I’ve spent far more time agonizing over my review of the 2019 Volkswagen Jetta than I’d care to admit. After all, the Jetta is a car that ticks all the boxes, delivering just about everything anyone would want in a compact family sedan. But I’m having a hard time getting excited about the new Jetta—and it’s driving me to the very edge of sanity.
Let’s talk about all the things the new generation Jetta does right. First and foremost is the engine, a 1.4-liter turbocharged mighty mite that puts out 147 horsepower and 184 pound-feet of torque. Forget the numbers, because the bottom line is this thing scoots. Our colleagues down the hall at Motor Trend timed the automatic version I drove to 60 mph in 7.6 seconds—not as quick as the Honda Civic 1.5T but respectable performance. I also found the Jetta has plenty of mid-range punch. Yes, it’s an overused phrase, but one that accurately describes what a small turbo four does best.
What small turbo fours often don’t do best is fuel economy, even though this is supposed to be their raison d’etre. A few years back, I did a back-to-back drive of sixth-generation Jettas, one with a 1.8-liter turbo four and the other with the then-new 1.4T. The smaller engine actually delivered worse fuel economy. It needed to keep the turbo boiling in order to stay on the pace, and when the turbo is working, the fuel is a-flowin’. So I took the Jetta’s 34 mpg EPA combined figure with a grain of salt.
I shouldn’t have, because here, too, the Jetta delivered. The Automobile staff sampled two different Jettas, a base-model Jetta S and a top-of-the-line SEL, and both averaged in the low 30s on the car’s instant readout, a good showing considering we have an office full of lead-footed car hacks. If the trip computer is to be believed, the SEL managed 40.9 mpg on one leg of my commute, a mix of stop-and-go traffic and high-speed freeway running, while the S strained credulity by returning better than 45 mpg on the same route.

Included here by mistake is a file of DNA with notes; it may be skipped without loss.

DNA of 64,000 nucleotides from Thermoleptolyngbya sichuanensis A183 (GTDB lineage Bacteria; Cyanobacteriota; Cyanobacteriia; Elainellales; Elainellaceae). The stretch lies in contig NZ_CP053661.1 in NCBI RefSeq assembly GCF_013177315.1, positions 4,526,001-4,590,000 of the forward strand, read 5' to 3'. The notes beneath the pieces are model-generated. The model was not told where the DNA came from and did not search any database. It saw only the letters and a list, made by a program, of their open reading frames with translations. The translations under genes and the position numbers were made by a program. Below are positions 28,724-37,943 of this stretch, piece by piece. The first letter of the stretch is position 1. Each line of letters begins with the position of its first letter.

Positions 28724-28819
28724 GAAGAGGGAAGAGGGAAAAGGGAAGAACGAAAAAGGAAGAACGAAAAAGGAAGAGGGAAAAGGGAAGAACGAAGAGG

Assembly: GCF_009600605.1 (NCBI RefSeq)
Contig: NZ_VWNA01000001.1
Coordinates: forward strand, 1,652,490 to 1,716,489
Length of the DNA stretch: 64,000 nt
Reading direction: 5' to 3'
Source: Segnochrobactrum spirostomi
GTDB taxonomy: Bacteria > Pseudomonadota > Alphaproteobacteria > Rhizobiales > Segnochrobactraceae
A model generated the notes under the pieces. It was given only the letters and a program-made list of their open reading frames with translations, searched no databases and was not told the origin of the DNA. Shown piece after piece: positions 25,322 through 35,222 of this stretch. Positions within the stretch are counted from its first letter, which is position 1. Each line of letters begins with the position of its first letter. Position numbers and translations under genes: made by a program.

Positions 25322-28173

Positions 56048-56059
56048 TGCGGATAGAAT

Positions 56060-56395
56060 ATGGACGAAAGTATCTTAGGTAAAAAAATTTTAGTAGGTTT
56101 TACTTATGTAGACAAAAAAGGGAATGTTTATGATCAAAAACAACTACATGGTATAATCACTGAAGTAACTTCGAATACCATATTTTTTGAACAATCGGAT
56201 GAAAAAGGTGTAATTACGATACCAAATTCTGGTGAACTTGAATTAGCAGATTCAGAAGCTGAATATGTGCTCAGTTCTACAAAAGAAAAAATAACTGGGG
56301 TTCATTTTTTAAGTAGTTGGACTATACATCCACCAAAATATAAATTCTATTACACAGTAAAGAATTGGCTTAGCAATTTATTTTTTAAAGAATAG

Handling? That’s all good as well. Though I didn’t have a chance to really wring either Jetta out on my favorite curvy roads, I have enough experience in other MQB-platform based Volkswagens to express confidence that they know their way through the tight turns. I like the Jetta’s light steering and steady ride, which delivers decent feedback but doesn’t kick over sharp bumps. Why can’t everyone engineer suspensions this competent?
Complicated interiors are a pet peeve of mine, so Vee Dub’s no-nonsense cabins fit in nicely with my ethos. Every Volkswagen model features easy-to-read gauges and well-labeled, easy-to-find switchgear. The new 2019 Jetta comes with regular analog gauges in the low-end models, while the SEL can be had with an optional video-screen panel that—surprise, surprise—mimics the analog gauges in the low end car. Whether you get the basic air conditioner or one with dual-zone climate control, everything is simple and sensible. Even the touch-screen infotainment system is easy to use. I drive a different car pretty much every day—hazard of the job—and I like Volkswagens because I know I won’t run off the road as I stare at the dash trying to figure out how to turn on the mother-loving defroster.